The Monetary Authority of Singapore (MAS) launched the Global CBDC Challenge, to seek innovative retail central bank digital currency (CBDC) solutions to enhance payment efficiencies and promote financial inclusion. Partners include the International Monetary Fund, World Bank, and the Organisation for Economic Co-operation and Development. Firms around the world are invited to submit innovative solutions that can address 12 problem statements centered on the CBDC instrument, distribution; and infrastructure.
Up to 15 finalists will be selected to receive mentorship from industry experts and be given access to the APIX Digital Currency Sandbox for rapid prototyping of digital currency solutions. The Sandbox will offer a comprehensive test and development platform that includes core-banking APIs from APIX, payment APIs from Mojaloop, digital currency APIs from Mastercard, Partior and R3, and more than 100 APIs provided via the APIX marketplace. Finalists will pitch their solutions at November’s Singapore FinTech Festival , and up to three winners will be selected, with each receiving $50,000 in prize money. The deadline for application submissions is July 23.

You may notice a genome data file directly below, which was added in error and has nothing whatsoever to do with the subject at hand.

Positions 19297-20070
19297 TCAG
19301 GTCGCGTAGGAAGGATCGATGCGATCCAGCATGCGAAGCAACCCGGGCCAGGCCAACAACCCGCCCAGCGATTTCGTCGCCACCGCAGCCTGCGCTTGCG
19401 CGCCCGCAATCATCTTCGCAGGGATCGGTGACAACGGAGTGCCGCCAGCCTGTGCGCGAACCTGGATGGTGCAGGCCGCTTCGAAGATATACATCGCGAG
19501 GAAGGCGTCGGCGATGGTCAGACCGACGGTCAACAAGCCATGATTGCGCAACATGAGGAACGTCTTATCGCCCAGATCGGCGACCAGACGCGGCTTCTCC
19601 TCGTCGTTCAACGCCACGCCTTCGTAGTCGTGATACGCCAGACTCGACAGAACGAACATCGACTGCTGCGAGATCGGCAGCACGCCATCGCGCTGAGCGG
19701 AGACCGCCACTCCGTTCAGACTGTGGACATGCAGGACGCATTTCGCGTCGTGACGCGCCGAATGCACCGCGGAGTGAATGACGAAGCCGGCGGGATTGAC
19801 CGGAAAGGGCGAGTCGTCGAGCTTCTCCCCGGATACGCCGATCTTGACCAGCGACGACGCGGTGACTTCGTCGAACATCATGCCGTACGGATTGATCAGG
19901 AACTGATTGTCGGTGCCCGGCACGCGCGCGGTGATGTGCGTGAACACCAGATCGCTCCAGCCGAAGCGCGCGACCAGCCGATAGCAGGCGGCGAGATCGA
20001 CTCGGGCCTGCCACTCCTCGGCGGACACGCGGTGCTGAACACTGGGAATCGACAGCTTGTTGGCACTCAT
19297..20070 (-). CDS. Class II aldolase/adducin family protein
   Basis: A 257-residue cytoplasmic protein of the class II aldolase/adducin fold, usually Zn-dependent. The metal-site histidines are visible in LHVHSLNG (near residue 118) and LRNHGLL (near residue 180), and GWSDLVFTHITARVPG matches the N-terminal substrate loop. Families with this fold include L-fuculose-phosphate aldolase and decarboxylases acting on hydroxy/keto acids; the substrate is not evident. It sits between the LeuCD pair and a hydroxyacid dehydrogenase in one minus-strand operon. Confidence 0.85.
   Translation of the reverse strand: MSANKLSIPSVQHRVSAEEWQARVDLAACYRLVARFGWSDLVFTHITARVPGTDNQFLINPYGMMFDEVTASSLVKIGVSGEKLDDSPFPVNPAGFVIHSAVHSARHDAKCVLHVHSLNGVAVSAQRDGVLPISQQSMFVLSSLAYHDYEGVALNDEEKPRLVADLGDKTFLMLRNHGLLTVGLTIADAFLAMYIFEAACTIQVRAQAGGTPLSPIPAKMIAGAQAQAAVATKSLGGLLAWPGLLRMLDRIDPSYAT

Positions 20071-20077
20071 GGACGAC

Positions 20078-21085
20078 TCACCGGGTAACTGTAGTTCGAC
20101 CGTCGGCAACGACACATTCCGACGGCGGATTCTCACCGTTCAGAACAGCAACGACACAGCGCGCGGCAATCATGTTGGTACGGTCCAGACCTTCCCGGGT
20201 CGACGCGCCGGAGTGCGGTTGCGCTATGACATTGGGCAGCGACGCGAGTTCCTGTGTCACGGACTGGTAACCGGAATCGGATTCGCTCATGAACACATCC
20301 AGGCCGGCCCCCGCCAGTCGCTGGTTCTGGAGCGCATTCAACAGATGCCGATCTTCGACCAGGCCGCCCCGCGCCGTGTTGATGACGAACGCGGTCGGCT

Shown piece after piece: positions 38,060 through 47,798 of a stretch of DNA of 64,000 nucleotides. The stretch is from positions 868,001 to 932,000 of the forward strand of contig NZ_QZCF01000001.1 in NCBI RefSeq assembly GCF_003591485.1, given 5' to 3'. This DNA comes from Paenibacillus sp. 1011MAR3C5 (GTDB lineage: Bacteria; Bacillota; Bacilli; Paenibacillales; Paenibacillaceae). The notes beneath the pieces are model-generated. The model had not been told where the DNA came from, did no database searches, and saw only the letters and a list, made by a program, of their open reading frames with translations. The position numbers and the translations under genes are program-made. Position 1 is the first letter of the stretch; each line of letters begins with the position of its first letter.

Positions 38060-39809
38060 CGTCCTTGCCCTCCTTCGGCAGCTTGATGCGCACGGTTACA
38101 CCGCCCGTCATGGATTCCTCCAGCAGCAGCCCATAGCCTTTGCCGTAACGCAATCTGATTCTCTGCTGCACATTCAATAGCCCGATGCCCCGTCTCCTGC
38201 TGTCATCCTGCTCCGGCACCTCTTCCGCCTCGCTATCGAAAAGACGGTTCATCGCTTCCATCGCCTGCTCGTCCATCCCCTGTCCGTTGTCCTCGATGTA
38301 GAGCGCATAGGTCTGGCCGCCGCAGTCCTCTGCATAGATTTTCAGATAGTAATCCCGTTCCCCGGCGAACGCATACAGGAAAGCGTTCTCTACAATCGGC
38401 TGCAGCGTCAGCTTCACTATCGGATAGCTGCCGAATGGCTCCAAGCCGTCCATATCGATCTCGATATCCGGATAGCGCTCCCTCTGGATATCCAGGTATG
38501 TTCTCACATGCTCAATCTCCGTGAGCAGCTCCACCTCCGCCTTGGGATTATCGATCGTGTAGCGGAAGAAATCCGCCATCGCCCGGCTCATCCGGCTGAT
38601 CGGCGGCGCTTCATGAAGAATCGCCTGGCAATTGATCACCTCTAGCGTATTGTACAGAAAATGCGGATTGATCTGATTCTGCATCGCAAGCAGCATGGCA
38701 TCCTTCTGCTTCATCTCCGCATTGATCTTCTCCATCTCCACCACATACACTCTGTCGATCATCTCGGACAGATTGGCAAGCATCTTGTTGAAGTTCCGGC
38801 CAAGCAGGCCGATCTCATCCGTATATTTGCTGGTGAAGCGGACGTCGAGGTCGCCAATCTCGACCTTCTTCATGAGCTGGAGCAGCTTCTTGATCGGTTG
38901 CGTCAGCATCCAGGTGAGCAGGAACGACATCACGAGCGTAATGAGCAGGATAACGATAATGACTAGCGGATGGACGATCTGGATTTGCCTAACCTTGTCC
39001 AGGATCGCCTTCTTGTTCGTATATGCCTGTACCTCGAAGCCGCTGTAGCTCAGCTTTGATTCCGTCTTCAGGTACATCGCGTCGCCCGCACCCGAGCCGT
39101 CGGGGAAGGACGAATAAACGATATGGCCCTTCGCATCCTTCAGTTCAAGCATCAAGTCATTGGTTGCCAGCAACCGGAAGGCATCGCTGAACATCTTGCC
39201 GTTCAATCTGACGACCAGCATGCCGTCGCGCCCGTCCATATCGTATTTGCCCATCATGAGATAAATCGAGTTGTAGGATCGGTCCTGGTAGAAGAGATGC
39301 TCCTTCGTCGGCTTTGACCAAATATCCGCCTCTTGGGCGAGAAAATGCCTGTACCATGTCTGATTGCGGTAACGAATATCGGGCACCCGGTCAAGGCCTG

Binance stopped its services to clients from Ontario, Canada, following the Ontario Securities Commission’s (OSC) notice to Binance and multiple and crypto exchanges for their violation of the local securities laws. Meanwhile, the firm is facing regulatory troubles in multiple other jurisdictions, including a ban from operating in the United Kingdom imposed by the Financial Conduct Authority, and a warning by Japan’s Financial Services Agency for operating in the country without being registered.
The Basel Committee on Banking Supervision (BCBS) recently proposed Basel III capital requirements for banks holding cryptoassets. According to Caitlin Long, the proposal treats stablecoins prudently, rightly suggesting they can more or less fit into the existing Basel framework. But the proposed treatment of Group 2 crypto-assets — those that have no issuer, such as bitcoin — completely misses the biggest risk: settlement risk for the banks handling the bitcoin. Traditional banks are simply not set up operationally or technologically to hold on-balance sheet assets, such as bitcoin, that settle in minutes with irreversibility. Bitcoin has no operational fault tolerance.
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